Sunday, April 6, 2014

Infection, Icky Green Ooze from Japan

What happens when the portion of the Hippocratic Oath, which says " no harm," is replaced by "..we'll do what we can,"?  When a calling to an almost divine profession turns into a bureaucratic endeavor in which we expect funding and eight hour shifts, a horror story ensues.  In a dark and isolated Japanese hospital, staffed with inexperienced nurses and doctors of questionable ability, running short of basic medical supplies, and decisions of life and death are based on funding and convenience, 2004's "Infection" (aka "Kansen") answers that question.
 The plot: An ambulance radios our unfortunate hospital because they have a 45 year old patient showing icky symptoms.  The hospital answers them to go somewhere else.  Unable to reach another hospital quick enough, the ambulance delivers the infected subject, anyway.  The doctors and nurses look upon this new patient in complete disgust, as his muscles and organs are liquefying into a green ooze.  The patient smiles at his attending staff, nonetheless, perhaps symbolizing our trust in doctors...however human they may be.  Displaying no effort to help this man, a senior doctor declares they should examine and research this case, as that is where funding and fame comes from in today's medical profession.  Unfortunately for most of the hospital staff, the patient deteriorates into a green ooze that travels through the ventilation system, dropping on unsuspecting nurses and doctors, hence infecting them.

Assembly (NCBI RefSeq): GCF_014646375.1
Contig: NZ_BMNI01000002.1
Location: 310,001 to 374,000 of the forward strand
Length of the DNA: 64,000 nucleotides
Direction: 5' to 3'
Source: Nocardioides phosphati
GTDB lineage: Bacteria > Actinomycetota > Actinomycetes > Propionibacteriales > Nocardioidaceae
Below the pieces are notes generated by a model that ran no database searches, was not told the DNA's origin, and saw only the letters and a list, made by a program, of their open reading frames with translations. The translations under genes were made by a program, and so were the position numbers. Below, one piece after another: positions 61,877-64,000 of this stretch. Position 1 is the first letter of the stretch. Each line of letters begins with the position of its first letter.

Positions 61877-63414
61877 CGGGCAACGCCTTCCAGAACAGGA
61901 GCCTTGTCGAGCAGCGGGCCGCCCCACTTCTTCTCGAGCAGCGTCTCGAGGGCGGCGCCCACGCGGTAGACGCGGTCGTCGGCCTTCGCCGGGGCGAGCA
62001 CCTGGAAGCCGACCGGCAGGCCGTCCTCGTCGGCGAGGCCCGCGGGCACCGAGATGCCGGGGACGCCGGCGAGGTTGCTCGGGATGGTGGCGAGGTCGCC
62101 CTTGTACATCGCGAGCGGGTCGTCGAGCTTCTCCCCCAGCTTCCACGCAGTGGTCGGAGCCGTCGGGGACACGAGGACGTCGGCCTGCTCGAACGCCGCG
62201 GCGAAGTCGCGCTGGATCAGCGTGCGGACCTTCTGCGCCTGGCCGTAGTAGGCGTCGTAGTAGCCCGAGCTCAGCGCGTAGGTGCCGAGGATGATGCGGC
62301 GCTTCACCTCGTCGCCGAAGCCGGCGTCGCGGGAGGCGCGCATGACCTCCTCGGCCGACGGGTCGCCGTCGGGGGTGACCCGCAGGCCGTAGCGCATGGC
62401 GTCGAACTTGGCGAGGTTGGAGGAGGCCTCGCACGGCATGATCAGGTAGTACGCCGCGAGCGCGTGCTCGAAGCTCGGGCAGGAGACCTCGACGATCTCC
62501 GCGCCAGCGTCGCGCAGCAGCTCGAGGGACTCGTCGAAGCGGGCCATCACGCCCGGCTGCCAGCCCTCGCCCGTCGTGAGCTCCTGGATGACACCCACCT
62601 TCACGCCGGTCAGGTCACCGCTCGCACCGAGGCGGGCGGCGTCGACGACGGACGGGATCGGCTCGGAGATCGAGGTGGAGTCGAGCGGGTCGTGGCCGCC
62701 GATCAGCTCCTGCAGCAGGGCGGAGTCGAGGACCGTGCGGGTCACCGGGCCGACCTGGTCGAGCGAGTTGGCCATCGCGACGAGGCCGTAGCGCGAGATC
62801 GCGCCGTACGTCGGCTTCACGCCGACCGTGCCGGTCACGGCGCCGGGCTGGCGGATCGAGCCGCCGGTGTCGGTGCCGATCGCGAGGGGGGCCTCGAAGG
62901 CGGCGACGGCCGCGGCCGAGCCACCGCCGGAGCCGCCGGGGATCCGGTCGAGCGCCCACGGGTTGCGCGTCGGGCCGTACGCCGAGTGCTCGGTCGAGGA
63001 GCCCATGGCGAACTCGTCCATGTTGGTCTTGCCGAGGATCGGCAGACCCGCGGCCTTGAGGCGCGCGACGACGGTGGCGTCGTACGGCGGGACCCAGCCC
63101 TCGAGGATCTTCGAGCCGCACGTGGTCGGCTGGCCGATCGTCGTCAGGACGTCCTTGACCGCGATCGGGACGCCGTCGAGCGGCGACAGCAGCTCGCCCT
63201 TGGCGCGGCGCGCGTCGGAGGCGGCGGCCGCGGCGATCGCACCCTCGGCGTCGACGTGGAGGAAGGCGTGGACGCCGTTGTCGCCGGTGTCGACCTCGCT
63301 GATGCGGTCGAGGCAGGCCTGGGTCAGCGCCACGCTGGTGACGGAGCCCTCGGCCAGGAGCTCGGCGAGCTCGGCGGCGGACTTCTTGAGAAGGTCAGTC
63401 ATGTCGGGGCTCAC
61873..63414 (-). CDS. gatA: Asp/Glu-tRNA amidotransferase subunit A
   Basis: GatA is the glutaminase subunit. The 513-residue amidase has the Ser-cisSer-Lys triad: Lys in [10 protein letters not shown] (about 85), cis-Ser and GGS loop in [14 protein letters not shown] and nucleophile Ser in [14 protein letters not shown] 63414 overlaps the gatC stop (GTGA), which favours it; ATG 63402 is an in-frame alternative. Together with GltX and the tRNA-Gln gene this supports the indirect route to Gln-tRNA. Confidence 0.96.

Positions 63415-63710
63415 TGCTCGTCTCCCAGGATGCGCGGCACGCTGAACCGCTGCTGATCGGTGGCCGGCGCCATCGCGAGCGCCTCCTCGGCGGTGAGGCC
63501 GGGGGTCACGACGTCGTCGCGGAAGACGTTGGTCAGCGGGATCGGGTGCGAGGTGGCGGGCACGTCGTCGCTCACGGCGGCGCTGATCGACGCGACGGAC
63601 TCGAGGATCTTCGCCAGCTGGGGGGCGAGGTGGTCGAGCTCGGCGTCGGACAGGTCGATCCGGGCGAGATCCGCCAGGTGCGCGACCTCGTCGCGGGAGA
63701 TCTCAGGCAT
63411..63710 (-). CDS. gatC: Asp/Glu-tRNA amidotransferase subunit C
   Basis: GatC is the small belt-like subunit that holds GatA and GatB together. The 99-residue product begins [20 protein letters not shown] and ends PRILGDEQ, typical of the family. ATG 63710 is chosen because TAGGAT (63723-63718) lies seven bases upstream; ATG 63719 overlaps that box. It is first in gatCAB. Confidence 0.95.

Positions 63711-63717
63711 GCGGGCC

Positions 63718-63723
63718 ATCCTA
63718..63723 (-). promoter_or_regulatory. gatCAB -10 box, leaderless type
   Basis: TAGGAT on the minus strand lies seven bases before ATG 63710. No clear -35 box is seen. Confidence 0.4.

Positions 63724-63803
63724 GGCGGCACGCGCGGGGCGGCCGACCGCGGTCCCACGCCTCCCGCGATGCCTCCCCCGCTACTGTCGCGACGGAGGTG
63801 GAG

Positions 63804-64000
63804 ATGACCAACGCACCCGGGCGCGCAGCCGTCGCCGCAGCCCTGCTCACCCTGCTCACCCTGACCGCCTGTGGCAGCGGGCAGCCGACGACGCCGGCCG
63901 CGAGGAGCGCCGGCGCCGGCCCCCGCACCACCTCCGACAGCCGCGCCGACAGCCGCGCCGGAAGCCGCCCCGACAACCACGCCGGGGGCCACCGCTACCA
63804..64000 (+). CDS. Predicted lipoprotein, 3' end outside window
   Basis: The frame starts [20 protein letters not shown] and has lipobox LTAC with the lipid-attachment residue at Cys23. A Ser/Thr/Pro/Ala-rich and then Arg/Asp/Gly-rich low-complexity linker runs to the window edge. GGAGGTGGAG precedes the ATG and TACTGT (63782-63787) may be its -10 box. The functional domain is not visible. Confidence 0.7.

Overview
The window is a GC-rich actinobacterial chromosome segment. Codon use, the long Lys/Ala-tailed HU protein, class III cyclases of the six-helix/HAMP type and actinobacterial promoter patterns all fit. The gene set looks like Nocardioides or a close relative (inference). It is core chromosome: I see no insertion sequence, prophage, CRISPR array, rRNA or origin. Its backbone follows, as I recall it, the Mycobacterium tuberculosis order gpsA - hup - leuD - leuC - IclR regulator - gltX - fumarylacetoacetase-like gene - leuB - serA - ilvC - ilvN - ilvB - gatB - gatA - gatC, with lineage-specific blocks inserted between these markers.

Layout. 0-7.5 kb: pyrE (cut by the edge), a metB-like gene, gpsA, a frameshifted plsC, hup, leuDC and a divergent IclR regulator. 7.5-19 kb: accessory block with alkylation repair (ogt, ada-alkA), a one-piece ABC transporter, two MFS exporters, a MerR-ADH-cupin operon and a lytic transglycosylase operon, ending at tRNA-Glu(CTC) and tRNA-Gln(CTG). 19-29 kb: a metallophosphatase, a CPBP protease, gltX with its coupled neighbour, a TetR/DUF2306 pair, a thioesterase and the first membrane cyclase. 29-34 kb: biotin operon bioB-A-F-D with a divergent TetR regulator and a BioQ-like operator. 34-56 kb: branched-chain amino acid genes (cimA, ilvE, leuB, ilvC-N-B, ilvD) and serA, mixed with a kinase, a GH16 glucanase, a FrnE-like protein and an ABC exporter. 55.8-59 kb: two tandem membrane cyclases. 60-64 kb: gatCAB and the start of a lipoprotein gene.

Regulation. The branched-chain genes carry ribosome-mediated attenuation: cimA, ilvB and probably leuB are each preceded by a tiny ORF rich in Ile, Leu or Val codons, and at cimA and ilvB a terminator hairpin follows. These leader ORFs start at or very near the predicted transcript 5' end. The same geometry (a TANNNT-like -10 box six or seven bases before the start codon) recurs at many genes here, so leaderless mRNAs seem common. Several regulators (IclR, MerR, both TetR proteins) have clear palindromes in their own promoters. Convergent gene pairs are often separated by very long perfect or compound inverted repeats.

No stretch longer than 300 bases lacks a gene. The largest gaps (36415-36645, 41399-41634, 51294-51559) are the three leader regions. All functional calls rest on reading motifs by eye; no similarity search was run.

In another sub plot, a patient, dying quickly, with horrible burns over 90% of his body is being attended to by another portion of the hospital staff.  Through incompetence, the burn victim goes into cardiac arrest and the team attempts to save his life.  When the doctor barks out an order to inject him with the wrong drug, an inexperienced nurse complies.  The death of this patient is horrific to this staff, once they realize their mistake, because it could end their medical careers.  The scared doctors and nurses concoct a plan to cover up their malpractice and falsify the death report.  Even dead, wouldn't you know, our burned character finds ways to haunt the staff in this dark setting.
This horror story has plenty for you gore-hounds. Some scenes will make us cover our eyes, and push our bowl of popcorn away.  As horrific as the images are on the screen, the symbolism is so deep, a second viewing of "Infection" may be necessary.  The good looking doctors and nurses, clad in white, symbolizes the purity and idealism that should permeate the medical profession.  The green ooze (...coincidentally the color of modern day scrubs) symbolizes the fate of what will happen to the medical profession if the aforementioned idealism is eschewed.  Scary and icky, "Infection" will scare you, especially if a visit to the hospital is in your near future. 

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